We have been open to the public at the Scheepvartmuseum each day this week, with good visitor numbers despite the ongoing wet and cold weather. Yesterday Phil and I had a bit of a day out away from the ship, visiting th e Langman rope factory in Nijkerk. It was a fascinating visit =96 rope has be en made at Nijkerk since the 1630=92s and the Langman family has been involved in the industry for over 100 years. Jan and Margriet Langman, brother and sister, showed us tremendous hospitality, beginning with an in depth tour o f the factory. A mix of new and old =96 a long rope walk with a rope making machine dating from the 1920=92s which is used to make the larger diameter ropes =96 as well as the latest machines, computer controlled, laying up yarns and strands faster than the eye can see. As well as the traditional fibres =96 hemp and manilla - that they supplied to us for the rigging of t he ship, the factory also produces the more contemporary polypropylene, polyester and various blends, in a big selection of sizes and colours that are required by their customers. Fender making was taking place on the top deck of the factory, some traditional marlinspike seamanship going on to make up the various bow fenders and other gear supplied to vessels. After the tour we were treated to lunch and then a tour of the surrounding countryside, the highlight being a visit to the small port of Spakenburg. A shame that Duyfken is too big to get into this port as it seems to be a rea l centre for traditional boating. A boatyard had a number of the wooden botters and schouws, including some quite old ones, hauled out for repair and it was interesting to examine the timberwork in them and compare it to our own ship. We even saw new planks being bent by fire, just as Duyfkens were =96 a couple of shipwrights were running a gas torch flame over some blanks and hanging steel weights and bricks on the ends to bend them. A steel rod was used as a template to get the correct shape to the bend =96 a couple of the planks bending into shape as we watched. A sailmaker next doo r was the next quick visit =96 again a mix of new and old with a laser cutter sitting next to a traditional sailmakers bench with a palm and set of needles on it. The sailmaker must have been good as his own boat has won th e local races for the last 7 years in a row =96 the trophy, a magnificent stainless steel model of a traditional sailing schouw, is on display in his shop. We depart Amsterdam tonight =96 out through the rail bridge at 0200 again, (if it can be opened!) and towards the naval port of Den Helder via the North Sea coast. The forecast is for favourable winds, so we are hoping for a quick passage up there, arriving tomorrow night or early Tuesday morning.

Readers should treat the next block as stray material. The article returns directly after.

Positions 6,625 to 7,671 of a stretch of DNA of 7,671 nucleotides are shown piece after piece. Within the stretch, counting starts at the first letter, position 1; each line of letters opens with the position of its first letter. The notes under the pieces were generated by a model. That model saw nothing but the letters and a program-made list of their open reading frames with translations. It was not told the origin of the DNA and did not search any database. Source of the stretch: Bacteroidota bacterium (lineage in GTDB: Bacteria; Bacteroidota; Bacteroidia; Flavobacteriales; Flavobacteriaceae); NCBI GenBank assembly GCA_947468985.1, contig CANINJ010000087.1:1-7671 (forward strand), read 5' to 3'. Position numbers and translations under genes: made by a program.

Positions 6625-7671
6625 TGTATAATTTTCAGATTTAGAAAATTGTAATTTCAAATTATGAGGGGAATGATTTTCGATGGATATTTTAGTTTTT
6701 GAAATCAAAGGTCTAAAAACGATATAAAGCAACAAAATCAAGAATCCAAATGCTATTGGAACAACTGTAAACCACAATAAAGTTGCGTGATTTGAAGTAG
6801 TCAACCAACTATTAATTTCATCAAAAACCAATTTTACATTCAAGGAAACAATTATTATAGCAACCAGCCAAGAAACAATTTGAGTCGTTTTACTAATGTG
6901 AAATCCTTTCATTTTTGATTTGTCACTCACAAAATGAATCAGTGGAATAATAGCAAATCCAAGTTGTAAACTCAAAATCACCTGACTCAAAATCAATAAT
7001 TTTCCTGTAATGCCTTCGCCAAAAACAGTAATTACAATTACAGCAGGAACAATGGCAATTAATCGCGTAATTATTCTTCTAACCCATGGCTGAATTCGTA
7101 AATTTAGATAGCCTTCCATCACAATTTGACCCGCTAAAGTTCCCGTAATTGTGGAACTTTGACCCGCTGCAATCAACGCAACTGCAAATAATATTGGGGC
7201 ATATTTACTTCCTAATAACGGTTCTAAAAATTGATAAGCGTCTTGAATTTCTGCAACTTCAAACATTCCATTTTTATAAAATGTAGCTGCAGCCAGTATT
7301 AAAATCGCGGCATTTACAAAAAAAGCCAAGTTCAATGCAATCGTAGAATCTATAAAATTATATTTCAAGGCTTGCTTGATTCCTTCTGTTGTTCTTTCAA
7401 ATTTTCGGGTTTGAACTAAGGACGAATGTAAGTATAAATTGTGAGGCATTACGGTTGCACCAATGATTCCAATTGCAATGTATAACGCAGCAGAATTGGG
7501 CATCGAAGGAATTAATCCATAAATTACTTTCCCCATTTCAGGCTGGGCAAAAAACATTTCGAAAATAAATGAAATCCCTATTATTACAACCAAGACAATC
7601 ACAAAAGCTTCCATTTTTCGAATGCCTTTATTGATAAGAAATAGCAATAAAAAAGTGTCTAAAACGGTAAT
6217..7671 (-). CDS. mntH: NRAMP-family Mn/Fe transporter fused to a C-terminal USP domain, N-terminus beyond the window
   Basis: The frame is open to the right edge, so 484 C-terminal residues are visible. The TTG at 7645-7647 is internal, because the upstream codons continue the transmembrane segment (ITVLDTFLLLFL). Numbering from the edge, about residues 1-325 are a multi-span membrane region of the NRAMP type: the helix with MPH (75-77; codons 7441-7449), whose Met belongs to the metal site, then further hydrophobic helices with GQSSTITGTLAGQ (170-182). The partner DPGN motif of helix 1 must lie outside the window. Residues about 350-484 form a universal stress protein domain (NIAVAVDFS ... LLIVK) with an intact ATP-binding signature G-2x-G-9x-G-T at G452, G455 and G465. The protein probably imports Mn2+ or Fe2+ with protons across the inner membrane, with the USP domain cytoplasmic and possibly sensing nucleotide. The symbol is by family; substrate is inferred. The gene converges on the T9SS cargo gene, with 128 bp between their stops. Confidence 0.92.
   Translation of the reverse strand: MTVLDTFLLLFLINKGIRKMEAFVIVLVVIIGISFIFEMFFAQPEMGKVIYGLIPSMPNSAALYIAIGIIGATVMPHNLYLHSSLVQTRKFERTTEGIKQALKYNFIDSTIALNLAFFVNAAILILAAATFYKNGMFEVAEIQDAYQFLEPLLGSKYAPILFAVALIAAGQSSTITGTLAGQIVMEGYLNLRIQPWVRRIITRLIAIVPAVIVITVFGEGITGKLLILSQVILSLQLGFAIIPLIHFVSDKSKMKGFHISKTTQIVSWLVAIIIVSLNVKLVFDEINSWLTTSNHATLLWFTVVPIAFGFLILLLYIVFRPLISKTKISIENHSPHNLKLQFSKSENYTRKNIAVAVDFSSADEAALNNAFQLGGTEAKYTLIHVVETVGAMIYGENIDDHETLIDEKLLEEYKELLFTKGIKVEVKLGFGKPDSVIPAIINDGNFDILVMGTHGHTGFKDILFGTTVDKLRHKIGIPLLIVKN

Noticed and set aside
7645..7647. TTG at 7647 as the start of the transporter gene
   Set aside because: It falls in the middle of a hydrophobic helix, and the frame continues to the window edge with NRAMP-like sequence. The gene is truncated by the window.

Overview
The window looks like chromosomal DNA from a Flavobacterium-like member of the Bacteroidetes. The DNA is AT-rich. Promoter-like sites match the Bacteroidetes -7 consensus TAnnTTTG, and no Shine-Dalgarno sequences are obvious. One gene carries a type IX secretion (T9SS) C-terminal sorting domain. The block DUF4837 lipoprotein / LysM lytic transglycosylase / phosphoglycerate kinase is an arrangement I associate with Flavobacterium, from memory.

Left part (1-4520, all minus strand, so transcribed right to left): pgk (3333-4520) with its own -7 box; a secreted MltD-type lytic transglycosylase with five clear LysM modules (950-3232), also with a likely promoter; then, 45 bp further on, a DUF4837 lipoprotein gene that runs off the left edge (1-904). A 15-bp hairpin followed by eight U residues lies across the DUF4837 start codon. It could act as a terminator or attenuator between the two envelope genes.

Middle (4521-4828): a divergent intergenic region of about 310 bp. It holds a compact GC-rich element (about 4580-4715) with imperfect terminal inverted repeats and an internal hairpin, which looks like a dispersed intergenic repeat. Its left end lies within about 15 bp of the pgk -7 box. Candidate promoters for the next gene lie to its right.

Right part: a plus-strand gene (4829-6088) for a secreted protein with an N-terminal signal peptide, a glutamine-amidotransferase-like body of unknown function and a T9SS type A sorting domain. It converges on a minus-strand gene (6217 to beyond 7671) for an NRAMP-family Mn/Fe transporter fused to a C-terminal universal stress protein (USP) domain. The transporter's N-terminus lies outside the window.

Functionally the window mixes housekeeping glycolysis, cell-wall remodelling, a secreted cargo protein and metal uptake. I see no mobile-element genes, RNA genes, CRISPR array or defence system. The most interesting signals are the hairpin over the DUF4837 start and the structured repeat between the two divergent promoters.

Master - Duyfken